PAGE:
A family-owned company that makes sights and scopes for the U.S. military has filed a lawsuit against the Obama administration over ObamaCare. Alliance Defending Freedom is representing Trijicon in their lawsuit against the feds.
The stipulations of the Affordable Care Act would require employers such as Trijicon to provide early abortion-inducing drugs and devices to their employees regardless of whether doing so would violate any of the employers’ religious beliefs.
The members of the Bindon family who own and operate Trijicon have a long history of running it in accordance with their Christian beliefs, which the family says has resulted in a very loyal and dedicated workforce. As part of its benefits program, Trijicon has historically offered health insurance in a way that is consistent with its life-affirming company values and therefore does not include coverage for abortion and abortion-related services.
“All Americans, including job creators, should be free to honor God and live according to their consciences wherever they are,” said Senior Legal Counsel Matt Bowman. “As the vast majority of courts have found so far, the abortion pill mandate is an excessive burden on the religious freedom that the Constitution recognizes and guarantees to all Americans.”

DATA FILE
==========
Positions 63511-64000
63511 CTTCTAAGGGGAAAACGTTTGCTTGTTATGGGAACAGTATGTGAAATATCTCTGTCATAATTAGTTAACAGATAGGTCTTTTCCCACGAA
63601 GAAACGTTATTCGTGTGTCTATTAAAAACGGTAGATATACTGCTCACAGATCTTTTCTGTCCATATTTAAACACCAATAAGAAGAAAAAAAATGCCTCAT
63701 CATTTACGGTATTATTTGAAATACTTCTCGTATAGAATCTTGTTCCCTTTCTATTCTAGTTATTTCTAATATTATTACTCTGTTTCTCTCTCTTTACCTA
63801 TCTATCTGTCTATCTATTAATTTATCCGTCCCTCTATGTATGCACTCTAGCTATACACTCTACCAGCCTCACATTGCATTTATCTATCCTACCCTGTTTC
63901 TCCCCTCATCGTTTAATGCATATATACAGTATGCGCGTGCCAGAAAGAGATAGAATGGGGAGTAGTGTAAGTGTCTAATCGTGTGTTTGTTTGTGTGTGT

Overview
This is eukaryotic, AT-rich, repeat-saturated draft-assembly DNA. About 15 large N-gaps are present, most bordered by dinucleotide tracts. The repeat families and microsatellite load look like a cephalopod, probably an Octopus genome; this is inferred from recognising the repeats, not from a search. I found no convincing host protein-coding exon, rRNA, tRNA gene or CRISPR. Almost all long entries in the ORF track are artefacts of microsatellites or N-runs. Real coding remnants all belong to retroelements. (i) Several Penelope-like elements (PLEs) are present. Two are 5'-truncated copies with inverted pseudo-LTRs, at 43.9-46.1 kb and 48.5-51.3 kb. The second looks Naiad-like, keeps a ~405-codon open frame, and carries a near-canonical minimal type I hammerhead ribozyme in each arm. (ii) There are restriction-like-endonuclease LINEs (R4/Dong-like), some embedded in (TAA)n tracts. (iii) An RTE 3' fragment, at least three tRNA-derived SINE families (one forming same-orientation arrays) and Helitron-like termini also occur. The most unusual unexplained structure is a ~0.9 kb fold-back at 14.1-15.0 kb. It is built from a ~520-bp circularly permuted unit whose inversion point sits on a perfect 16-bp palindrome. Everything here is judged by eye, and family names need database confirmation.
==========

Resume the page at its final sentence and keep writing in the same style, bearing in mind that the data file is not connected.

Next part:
The U.S. Department of Justice responded by notifying the court that it will not oppose Michigan-based Trijicon’s request for a court order that would suspend enforcement of the mandate against the company.
“My father began this business with the intent of treating our employees and customers in a way that represented his strong Christian faith,” said Trijicon President and CEO Stephen Bindon. “By filing this lawsuit, we are simply trying to retain the culture and values we’ve always promoted here at Trijicon.”
The suit joins an ever-growing number of legal challenges to the mandate, a component of ObamaCare that forces employers, regardless of their religious or moral convictions, to provide insurance coverage for abortion-inducing drugs and devices, sterilization, and contraception under threat of heavy penalties. It is currently losing in court nationwide. In 25 of 32 cases directly considering requests to block the mandate, courts have issued orders protecting religious freedom, sometimes even without government objection. The lawsuits represent a large cross-section of Protestants and Catholics who object to the mandate.